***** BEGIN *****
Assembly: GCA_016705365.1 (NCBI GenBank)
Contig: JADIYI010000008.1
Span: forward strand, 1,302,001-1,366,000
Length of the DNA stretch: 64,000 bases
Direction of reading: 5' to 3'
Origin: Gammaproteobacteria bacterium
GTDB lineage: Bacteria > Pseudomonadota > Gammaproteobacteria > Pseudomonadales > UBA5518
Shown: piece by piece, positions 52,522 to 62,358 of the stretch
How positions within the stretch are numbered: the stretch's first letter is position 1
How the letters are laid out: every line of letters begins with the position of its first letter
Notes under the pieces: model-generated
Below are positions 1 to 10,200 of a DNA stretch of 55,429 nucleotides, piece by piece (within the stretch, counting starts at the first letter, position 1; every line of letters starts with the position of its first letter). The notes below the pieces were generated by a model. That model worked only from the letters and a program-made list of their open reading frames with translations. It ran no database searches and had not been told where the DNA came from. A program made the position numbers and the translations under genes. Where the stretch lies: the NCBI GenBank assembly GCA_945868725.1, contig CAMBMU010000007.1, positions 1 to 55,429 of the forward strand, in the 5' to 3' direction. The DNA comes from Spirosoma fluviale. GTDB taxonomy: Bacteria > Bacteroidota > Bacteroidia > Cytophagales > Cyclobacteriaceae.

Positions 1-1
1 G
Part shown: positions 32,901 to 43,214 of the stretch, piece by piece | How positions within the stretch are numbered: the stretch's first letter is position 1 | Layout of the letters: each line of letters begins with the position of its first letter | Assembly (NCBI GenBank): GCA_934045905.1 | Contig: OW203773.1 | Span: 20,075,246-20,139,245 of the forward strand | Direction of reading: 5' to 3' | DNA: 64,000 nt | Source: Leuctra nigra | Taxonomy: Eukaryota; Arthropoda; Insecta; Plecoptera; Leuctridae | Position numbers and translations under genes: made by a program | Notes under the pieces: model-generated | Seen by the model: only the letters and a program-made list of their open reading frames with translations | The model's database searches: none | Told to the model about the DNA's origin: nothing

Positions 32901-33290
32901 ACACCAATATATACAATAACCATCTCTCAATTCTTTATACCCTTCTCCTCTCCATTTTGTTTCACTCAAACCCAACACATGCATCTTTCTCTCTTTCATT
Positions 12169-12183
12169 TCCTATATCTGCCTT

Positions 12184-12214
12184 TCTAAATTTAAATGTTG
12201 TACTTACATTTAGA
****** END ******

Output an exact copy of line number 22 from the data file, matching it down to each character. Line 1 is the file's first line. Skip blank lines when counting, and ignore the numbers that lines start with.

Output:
12201 TACTTACATTTAGA